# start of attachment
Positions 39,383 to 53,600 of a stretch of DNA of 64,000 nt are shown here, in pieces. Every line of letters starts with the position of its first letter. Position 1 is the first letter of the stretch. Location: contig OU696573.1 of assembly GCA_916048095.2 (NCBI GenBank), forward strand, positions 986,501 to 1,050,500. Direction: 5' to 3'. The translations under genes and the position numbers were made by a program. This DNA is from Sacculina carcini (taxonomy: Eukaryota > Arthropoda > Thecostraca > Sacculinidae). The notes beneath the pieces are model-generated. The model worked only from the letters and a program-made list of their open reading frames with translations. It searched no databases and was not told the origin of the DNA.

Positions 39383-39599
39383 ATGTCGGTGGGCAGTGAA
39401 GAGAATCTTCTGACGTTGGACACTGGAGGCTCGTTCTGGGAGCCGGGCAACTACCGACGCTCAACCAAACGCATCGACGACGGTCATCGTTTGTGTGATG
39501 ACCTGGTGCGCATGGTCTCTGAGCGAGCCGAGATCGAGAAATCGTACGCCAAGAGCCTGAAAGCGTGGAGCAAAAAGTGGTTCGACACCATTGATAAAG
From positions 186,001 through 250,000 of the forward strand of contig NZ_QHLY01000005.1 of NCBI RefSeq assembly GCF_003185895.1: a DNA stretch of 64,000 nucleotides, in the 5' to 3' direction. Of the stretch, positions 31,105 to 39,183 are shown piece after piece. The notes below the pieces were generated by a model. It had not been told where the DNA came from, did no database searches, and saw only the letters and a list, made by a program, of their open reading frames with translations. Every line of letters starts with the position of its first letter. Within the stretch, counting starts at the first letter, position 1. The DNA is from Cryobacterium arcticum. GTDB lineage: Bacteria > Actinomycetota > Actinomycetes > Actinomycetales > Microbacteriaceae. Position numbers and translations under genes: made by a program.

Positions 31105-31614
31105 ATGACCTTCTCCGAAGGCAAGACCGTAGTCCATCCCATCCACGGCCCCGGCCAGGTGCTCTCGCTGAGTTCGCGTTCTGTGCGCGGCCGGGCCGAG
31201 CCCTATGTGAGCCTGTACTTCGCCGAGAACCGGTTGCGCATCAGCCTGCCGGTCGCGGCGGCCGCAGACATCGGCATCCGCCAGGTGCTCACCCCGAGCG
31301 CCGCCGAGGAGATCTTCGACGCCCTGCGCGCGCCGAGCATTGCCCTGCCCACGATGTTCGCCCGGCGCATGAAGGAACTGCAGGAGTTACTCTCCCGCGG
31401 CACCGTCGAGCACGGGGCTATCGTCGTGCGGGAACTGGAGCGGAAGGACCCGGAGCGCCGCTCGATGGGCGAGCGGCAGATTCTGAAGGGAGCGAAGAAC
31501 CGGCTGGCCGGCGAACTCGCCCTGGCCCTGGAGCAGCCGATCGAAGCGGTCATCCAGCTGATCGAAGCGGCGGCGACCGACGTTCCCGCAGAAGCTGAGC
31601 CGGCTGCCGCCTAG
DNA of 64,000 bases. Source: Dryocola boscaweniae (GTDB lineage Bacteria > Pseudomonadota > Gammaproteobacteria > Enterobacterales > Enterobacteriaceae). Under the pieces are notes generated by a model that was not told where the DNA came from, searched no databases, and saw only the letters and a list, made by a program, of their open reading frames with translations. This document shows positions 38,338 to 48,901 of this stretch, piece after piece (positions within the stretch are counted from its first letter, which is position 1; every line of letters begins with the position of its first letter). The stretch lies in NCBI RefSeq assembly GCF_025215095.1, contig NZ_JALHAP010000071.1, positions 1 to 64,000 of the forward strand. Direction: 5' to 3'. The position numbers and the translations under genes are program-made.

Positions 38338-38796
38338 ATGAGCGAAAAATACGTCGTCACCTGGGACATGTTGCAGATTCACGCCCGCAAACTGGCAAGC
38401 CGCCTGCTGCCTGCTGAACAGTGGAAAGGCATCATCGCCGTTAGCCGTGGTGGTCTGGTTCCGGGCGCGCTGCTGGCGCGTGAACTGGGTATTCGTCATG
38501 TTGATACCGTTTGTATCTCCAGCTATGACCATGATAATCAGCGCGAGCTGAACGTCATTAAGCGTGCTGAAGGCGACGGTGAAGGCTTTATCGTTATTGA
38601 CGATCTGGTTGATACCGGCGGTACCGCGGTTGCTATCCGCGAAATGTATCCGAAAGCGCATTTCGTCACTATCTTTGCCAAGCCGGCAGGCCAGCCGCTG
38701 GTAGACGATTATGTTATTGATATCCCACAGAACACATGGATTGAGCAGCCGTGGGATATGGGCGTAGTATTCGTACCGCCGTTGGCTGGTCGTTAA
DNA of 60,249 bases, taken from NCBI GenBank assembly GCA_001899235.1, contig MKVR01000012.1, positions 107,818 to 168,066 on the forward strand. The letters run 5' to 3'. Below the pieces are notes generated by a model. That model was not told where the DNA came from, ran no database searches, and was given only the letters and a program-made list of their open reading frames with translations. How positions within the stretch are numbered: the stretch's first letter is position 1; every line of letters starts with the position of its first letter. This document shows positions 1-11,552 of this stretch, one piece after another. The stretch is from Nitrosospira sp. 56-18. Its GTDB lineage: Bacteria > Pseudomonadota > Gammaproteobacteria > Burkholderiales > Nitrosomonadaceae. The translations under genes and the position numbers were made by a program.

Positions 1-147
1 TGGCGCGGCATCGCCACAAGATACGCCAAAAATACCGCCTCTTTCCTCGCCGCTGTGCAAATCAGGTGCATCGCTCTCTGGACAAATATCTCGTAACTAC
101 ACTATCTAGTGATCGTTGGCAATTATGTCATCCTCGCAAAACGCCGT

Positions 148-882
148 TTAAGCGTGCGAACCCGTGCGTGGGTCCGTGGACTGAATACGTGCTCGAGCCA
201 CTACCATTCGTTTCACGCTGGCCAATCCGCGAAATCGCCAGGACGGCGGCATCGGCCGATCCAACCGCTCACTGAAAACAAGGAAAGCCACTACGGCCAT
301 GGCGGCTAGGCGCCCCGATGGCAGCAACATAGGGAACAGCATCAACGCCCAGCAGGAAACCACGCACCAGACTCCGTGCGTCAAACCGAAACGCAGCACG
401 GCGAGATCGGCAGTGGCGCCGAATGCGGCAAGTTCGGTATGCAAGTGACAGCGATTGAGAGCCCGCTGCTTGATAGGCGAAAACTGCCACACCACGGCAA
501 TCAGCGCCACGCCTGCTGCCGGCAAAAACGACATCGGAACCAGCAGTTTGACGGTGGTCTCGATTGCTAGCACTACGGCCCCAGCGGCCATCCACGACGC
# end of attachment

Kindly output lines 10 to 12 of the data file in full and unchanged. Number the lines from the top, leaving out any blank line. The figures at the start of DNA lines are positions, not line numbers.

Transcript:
31301 CCGCCGAGGAGATCTTCGACGCCCTGCGCGCGCCGAGCATTGCCCTGCCCACGATGTTCGCCCGGCGCATGAAGGAACTGCAGGAGTTACTCTCCCGCGG
31401 CACCGTCGAGCACGGGGCTATCGTCGTGCGGGAACTGGAGCGGAAGGACCCGGAGCGCCGCTCGATGGGCGAGCGGCAGATTCTGAAGGGAGCGAAGAAC
31501 CGGCTGGCCGGCGAACTCGCCCTGGCCCTGGAGCAGCCGATCGAAGCGGTCATCCAGCTGATCGAAGCGGCGGCGACCGACGTTCCCGCAGAAGCTGAGC